Dear Aunty B,
I followed your breakfast debate last week, and all of today’s feedback, with interest. My problem isn’t just breakfast. In fact I would be quite happy if my staff came to work and ate breakfast at breakfast time.
I have young staff who eat meals all day. They might eat breakfast in the middle of the morning and lunch at 4pm. The other day one of my sales staff brought a bowl of cereal to a 3pm meeting and washed it down with a can of coke!
I find it very unprofessional but didn’t say anything because my staff work very hard and often work quite long hours.
So is it fair to ask them to eat breakfast at breakfast and lunch at lunch? How would I stop them using the office as an all-day cafeteria? And what will happen when they rule the world? Will set times for meals disappear altogether? Or will they grow up?
Maybe as you suggest there are greater trends at work. As demographer and social researcher Bernard Salt points out, adolescence is being extended well into the late 20s. And this is obviously what we are copping at the office: Teenagers at the later stages of their 20s who like to sleep in as late as possible before rushing to the office, and then, with internal clocks out of whack, eat meals at odd hours.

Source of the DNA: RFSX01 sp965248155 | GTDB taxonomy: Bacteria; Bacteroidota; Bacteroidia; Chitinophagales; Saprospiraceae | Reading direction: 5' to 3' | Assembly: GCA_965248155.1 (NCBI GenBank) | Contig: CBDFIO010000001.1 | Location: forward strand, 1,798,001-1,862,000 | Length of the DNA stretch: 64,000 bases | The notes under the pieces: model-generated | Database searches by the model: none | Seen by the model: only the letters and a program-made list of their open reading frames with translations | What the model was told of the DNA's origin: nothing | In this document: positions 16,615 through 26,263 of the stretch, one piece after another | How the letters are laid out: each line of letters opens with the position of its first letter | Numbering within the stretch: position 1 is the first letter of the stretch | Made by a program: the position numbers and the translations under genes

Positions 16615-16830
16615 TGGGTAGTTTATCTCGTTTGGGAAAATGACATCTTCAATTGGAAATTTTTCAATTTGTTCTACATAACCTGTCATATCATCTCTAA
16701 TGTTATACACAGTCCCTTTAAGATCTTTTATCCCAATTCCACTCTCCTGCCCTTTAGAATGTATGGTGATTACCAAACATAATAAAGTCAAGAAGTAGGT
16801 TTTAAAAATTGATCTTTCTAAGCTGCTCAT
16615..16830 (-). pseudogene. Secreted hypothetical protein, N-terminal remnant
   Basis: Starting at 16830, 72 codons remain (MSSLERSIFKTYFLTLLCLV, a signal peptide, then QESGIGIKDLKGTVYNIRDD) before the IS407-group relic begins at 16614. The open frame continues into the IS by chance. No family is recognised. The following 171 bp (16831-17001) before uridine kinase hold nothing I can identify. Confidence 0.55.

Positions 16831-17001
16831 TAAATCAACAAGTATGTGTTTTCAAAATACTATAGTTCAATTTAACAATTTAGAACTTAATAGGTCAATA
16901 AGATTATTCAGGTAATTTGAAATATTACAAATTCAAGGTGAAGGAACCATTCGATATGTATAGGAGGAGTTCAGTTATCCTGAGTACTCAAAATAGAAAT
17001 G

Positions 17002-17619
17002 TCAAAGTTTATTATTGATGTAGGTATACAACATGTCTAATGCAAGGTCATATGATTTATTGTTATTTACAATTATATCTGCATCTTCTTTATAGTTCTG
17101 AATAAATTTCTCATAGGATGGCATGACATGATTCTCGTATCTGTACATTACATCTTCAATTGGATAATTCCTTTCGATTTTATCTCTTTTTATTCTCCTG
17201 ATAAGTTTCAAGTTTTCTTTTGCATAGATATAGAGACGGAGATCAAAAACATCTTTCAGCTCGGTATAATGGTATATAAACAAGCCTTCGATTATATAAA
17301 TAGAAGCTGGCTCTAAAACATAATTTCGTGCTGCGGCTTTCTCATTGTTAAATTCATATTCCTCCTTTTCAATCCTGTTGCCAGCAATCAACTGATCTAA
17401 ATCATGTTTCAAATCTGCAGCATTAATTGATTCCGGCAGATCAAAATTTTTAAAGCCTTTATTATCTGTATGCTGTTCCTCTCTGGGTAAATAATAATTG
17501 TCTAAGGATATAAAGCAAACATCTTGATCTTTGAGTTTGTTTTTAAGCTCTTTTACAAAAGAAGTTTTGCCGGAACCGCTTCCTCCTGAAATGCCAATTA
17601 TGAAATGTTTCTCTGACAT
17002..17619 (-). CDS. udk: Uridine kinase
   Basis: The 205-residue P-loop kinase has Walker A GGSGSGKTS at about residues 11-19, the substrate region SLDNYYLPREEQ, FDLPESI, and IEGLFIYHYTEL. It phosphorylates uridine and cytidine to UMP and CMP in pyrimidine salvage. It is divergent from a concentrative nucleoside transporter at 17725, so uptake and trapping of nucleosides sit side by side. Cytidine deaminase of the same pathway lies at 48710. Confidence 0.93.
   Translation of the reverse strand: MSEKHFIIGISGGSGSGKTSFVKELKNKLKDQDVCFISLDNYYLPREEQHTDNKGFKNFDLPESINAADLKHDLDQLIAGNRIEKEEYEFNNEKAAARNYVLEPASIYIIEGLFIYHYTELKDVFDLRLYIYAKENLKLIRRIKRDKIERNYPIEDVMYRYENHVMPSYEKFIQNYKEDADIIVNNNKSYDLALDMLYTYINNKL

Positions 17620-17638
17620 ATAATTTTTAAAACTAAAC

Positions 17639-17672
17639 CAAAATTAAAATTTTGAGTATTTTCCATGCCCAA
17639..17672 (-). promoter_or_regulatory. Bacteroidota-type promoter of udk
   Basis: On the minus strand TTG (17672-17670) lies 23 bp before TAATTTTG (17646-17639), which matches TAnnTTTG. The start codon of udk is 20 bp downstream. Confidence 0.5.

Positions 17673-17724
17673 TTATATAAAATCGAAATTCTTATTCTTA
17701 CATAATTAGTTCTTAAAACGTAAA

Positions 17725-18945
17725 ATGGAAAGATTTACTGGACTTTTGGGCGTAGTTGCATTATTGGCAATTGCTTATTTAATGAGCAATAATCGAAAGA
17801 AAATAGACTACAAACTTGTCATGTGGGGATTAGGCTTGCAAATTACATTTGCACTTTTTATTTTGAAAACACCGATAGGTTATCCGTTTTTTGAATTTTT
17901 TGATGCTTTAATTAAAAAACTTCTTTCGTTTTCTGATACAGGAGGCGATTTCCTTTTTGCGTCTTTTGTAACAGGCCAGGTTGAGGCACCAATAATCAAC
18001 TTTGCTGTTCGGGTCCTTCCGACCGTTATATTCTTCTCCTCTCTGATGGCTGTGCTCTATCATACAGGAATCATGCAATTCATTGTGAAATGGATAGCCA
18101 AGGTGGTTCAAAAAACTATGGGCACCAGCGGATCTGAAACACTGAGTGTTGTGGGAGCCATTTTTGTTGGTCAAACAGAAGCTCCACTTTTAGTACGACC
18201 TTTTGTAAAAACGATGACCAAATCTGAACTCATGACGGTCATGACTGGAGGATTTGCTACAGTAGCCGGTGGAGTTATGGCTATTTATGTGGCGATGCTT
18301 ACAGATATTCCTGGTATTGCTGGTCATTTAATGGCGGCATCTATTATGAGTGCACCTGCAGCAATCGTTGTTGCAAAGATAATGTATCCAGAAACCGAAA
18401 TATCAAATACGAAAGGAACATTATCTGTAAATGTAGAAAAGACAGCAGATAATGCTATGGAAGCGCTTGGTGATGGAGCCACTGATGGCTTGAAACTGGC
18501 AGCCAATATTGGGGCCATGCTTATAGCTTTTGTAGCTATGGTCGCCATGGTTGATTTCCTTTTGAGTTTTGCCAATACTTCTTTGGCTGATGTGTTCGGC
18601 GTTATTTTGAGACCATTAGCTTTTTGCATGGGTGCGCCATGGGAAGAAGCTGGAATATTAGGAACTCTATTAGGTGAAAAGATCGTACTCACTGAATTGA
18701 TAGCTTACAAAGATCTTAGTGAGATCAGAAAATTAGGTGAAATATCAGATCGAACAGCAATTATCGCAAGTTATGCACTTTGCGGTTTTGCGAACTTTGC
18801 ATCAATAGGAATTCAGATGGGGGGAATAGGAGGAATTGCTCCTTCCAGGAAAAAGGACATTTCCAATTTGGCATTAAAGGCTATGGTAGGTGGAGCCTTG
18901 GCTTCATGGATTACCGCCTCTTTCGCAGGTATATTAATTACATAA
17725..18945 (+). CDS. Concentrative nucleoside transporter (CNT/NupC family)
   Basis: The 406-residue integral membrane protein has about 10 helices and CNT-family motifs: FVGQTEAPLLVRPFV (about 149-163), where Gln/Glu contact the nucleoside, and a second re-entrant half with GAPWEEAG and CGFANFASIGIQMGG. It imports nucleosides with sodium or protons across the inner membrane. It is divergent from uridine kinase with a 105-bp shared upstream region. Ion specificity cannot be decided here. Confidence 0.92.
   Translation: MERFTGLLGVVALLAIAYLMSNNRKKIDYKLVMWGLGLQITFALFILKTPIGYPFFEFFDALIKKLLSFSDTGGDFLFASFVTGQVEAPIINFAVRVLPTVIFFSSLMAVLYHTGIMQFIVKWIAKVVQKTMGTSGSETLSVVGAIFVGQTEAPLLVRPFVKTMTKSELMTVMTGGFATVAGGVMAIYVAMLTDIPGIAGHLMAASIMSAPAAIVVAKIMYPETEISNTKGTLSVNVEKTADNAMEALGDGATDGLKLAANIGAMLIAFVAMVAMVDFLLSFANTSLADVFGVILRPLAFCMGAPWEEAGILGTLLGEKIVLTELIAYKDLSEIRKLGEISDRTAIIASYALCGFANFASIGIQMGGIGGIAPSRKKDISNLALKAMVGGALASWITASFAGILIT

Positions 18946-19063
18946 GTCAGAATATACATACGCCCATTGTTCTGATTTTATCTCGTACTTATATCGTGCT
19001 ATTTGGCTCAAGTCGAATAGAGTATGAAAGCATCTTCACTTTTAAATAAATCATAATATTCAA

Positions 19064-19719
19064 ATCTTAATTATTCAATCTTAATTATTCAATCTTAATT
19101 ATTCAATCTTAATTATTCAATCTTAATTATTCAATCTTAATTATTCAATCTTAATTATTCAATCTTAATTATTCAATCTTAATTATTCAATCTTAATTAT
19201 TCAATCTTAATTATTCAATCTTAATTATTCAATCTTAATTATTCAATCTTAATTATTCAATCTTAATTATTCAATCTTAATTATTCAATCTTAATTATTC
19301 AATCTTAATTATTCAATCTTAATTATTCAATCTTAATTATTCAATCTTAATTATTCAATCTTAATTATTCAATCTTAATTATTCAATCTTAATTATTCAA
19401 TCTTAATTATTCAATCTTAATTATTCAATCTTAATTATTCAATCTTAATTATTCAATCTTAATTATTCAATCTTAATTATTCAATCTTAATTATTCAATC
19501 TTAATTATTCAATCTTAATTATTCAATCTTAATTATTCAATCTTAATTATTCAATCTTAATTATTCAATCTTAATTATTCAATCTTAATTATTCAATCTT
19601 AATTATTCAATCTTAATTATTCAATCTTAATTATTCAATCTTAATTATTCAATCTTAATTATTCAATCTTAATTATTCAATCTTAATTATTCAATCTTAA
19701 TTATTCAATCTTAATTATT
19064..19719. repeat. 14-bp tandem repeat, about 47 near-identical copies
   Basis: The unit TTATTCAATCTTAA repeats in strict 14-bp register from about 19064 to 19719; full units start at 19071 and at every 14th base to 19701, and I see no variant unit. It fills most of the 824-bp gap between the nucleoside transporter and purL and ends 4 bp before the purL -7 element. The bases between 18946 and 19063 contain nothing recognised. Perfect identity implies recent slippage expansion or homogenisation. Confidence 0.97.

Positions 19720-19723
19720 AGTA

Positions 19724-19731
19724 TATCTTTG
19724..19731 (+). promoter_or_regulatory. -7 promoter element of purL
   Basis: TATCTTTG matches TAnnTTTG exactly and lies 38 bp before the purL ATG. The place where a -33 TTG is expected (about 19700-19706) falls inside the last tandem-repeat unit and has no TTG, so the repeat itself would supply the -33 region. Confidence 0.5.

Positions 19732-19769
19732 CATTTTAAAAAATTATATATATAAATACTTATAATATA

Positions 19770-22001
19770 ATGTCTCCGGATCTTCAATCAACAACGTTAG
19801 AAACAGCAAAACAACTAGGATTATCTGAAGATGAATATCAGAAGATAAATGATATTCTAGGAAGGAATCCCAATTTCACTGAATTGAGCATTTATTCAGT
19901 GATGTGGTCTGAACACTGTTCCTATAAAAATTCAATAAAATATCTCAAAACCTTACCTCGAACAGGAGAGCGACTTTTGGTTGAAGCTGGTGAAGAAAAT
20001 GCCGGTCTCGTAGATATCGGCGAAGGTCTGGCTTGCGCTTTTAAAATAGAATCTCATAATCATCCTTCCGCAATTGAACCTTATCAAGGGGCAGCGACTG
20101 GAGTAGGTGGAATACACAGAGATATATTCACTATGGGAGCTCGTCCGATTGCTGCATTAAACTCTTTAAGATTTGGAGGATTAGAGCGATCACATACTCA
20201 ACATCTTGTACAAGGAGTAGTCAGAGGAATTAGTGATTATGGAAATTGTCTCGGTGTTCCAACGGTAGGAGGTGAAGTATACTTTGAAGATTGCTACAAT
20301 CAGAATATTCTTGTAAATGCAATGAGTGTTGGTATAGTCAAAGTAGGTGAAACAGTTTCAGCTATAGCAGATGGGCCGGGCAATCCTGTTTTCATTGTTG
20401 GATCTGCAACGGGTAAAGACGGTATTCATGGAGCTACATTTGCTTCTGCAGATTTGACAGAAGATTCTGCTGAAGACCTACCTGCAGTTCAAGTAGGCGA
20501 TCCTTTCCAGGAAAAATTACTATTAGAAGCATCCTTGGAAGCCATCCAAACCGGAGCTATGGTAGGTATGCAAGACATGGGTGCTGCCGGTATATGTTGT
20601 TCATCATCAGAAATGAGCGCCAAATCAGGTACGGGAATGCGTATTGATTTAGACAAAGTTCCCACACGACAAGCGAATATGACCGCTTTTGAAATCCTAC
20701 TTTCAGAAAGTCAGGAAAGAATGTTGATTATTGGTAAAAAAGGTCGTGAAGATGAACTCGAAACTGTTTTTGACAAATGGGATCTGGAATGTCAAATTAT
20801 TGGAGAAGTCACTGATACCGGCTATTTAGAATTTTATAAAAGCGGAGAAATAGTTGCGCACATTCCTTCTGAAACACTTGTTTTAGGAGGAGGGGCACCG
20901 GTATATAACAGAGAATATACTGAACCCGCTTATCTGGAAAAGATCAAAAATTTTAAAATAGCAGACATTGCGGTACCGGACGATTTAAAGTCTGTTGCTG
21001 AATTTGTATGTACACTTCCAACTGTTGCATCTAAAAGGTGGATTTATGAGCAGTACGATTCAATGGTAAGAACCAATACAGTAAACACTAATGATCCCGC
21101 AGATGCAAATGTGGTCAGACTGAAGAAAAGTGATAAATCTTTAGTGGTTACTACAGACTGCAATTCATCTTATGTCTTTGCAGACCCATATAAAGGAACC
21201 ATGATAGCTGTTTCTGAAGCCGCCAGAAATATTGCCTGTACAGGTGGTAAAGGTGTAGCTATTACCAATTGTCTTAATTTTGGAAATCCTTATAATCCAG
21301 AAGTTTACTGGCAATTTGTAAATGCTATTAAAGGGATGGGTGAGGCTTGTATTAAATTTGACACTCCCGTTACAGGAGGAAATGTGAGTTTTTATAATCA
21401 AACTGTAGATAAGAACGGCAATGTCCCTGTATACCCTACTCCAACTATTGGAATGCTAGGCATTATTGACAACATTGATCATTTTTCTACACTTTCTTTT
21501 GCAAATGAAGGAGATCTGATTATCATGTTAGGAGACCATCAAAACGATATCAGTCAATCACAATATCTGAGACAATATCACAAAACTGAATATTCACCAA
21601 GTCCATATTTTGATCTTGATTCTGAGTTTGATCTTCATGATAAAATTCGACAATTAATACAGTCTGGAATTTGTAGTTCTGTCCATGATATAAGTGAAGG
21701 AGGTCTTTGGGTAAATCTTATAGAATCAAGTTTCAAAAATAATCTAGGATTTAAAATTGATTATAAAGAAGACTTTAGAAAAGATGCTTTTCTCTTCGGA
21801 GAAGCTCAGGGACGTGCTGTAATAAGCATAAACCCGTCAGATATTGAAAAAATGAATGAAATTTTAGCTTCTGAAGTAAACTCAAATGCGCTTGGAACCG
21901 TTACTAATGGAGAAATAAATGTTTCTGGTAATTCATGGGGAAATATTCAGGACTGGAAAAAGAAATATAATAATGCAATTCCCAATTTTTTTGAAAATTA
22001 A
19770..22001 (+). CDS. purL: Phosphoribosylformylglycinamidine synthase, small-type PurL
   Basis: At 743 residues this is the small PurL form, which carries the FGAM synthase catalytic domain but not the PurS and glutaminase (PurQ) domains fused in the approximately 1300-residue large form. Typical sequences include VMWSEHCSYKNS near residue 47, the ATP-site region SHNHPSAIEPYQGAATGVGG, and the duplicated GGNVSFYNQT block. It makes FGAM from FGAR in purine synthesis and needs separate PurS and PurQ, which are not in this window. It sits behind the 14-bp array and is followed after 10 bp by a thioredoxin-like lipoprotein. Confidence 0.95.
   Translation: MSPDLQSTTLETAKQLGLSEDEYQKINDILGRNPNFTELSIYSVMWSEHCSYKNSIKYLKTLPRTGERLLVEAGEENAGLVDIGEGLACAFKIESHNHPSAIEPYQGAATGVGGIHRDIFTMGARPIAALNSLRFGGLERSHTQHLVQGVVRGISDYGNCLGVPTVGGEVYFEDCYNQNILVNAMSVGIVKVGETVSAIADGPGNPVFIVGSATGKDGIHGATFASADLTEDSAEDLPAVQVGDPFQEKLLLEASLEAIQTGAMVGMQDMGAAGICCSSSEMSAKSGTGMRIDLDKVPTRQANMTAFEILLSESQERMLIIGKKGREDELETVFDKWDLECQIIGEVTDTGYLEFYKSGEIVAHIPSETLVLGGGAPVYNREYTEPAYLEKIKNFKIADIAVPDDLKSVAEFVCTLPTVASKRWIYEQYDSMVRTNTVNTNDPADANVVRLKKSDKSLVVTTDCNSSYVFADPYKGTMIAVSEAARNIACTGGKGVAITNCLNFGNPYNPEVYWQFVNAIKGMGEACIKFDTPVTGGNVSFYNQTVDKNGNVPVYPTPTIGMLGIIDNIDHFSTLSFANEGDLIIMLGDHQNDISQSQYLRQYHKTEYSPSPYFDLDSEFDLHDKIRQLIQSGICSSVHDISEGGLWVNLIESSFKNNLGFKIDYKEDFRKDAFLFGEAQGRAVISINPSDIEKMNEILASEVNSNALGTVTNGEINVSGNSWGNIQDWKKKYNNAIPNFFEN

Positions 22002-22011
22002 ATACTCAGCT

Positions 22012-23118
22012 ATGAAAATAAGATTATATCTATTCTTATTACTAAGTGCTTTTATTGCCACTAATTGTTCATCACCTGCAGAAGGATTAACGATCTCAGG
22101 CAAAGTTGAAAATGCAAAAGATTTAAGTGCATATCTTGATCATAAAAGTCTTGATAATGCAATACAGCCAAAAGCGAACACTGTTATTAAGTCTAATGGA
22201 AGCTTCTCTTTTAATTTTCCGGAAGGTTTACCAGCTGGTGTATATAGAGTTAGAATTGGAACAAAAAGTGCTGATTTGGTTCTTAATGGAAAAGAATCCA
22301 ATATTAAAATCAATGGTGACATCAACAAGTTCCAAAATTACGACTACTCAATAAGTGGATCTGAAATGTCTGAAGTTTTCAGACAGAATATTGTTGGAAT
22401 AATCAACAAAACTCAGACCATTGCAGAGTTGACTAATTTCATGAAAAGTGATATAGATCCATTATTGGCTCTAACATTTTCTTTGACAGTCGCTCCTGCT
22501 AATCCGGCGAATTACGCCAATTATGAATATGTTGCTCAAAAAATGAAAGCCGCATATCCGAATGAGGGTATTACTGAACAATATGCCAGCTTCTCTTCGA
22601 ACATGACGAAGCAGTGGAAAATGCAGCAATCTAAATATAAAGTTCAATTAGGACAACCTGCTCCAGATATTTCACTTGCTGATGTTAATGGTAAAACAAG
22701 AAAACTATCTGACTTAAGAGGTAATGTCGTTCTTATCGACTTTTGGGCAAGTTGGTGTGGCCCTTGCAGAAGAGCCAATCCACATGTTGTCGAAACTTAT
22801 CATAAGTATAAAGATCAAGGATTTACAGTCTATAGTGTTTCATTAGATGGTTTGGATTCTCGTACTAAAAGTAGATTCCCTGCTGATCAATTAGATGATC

We are probably also copping the first generation of kids who are the product of two working parents – there is no mum or dad home to yell at them to get up, eat breakfast and stack the dishwasher before midday. So why expect their behaviour to change when they come to work?
Well it won’t, unless you do what generations have done before you. If it is a problem, set a few rules.
Breakfast must be eaten before 9am and lunch before 2.30pm.
So to answer all your questions; yes, it’s fair that staff have breakfast at breakfast time – set some rules and stop the all-day cafeteria and yes, they’ll grow up! As soon as Gen-Ys become parents and are up at 5.30 in the morning with squalling infants, they don’t wait until 11am for breakfast!
Your Aunty B.
Kate Morris at Adore Beauty writes: I read your column most days, and have been reading the recent “meals at work” rants with some amusement. If staff are in all other ways working hard and performing well, what does it matter where and when they eat their meals? Peeved in Perth even says that his/her “staff work very hard and often work quite long hours“ – why does it matter then if they take their meal breaks at “odd” times?
We have a workplace full of Gen-Ys, all lovely people and highly motivated. My two best-performing staff eat their breakfast at work. Frankly I don’t care what they eat or when they eat it, so long as they do a good job.